Thu, Aug 07, 2008 | 13:59 BST
BioShock movie won’t be “Kate Hudson hunting for pirate treasure,” says Levine
Big-shot Hollywood film guy Gore Verbinski “gets” the BioShock franchise. Ken Levine told us so last week. So don’t expect pretty blondes with unsmudged make-up impaling themselves on muscle-bound dunderheads in the screen adaptation of the 2K Boston game.
“You’re always going to be worried that in that first meeting they’re going to be, like, ‘OK, it’s Kate Hudson and Matthew McConaughey on a desert island hunting for pirate treasure,’ but it’s not going to go that way,” said Levine, talking to VG247 at Develop.
“My expectation at this time, from everything that I’ve heard, is that it will very much honour the dramatic and thematic elements of the game… They certainly understand the material and are able to provide a stamp of their own.”
While Levine said there’s only been talking up to this point and he hasn’t actually seen anything of the film itself, it sounds as though Verbinski and script writer John Logan are now actively involved in the project.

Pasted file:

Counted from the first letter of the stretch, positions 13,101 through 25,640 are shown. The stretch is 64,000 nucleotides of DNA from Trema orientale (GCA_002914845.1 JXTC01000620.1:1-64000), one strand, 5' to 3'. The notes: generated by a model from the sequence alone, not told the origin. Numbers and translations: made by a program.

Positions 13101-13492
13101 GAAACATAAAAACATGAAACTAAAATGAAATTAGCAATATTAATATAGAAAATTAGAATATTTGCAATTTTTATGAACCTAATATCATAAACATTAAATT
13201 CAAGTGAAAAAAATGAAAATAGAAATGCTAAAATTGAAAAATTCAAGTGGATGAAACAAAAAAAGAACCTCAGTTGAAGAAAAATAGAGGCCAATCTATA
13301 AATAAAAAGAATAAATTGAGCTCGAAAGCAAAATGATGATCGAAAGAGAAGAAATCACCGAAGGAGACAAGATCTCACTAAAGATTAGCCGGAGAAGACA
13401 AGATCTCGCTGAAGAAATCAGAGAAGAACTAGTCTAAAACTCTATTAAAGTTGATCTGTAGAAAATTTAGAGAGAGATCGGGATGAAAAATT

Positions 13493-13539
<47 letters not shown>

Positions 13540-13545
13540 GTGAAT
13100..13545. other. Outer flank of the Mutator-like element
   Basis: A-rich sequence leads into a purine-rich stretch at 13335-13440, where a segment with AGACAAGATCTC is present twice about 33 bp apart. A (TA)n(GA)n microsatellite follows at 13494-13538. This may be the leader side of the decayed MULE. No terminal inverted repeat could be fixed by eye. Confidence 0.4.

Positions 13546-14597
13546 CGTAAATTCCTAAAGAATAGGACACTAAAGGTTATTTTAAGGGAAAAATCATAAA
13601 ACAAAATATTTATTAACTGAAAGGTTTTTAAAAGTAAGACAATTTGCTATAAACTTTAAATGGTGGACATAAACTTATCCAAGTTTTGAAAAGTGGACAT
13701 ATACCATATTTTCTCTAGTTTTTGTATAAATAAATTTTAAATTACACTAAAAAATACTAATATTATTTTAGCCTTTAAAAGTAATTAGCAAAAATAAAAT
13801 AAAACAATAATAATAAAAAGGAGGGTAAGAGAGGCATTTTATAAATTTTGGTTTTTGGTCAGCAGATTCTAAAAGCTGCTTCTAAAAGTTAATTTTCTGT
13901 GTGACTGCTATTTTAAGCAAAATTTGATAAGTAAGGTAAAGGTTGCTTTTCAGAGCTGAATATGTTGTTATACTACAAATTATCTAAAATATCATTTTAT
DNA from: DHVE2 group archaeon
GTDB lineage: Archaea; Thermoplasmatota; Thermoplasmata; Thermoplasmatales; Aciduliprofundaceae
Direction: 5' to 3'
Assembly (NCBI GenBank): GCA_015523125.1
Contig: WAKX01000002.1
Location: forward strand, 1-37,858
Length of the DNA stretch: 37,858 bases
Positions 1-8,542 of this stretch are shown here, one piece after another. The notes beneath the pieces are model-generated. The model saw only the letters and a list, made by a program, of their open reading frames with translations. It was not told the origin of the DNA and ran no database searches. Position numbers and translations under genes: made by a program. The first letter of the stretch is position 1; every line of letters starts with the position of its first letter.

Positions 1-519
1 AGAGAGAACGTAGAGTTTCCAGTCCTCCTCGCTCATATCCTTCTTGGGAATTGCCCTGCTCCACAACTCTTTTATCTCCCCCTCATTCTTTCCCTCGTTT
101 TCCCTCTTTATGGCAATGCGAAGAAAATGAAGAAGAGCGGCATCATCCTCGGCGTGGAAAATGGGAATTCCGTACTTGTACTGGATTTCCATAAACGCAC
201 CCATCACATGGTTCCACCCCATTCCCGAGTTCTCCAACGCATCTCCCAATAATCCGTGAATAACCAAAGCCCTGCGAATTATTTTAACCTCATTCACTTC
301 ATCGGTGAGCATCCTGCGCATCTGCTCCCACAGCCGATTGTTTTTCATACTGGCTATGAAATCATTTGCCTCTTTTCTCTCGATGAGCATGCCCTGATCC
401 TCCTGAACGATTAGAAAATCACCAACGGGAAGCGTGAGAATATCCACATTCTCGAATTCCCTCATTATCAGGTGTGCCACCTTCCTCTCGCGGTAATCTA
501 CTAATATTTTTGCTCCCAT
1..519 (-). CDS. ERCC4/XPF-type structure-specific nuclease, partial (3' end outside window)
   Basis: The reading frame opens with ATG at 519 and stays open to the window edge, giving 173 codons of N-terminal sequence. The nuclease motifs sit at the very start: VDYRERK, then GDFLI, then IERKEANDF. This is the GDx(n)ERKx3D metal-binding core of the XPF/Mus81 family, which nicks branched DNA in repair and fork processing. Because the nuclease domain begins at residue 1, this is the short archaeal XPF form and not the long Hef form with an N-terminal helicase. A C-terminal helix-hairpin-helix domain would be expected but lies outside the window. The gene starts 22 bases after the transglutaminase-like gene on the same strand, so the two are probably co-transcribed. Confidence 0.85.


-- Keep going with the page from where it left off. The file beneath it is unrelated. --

“I think they’re a little generous with their time,” Levine said of the pair.
“It’s hard, just in the fact it’s a movie. You have to walk that line between the fact that it’s a property you love, and honouring that property, and realising it’s a game. We’ve sat down a couple of times and had conversations, and we’ve talked with John who’s working on stuff.”
The movie isn’t slated for release until 2010, but Levine told us that Take-Two boss Strauss Zelnick has been careful about the deal he struck for the venture, despite dogged interest in the rights.
“There was a lot of interest early on, and at some points it became so intense that I thought it may at least get optioned,” he said when asked if he knew BioShock would be made into a film from the start.
“The movie industry’s strange. A lot of things get optioned. In the movie industry you can option very cheaply, and so it really came down to what Take-Two did. Strauss [Zelnick, Take-Two's chairman - Ed] was very particular about making sure it got made. There’s no point in tying up the rights and having all the complications unless it got made in the right way.
“They did a really good deal, not in terms of the financials, but in terms of the people he chose to work with, and how it’s going to impact on the franchise… there are a lot of smart people involved.”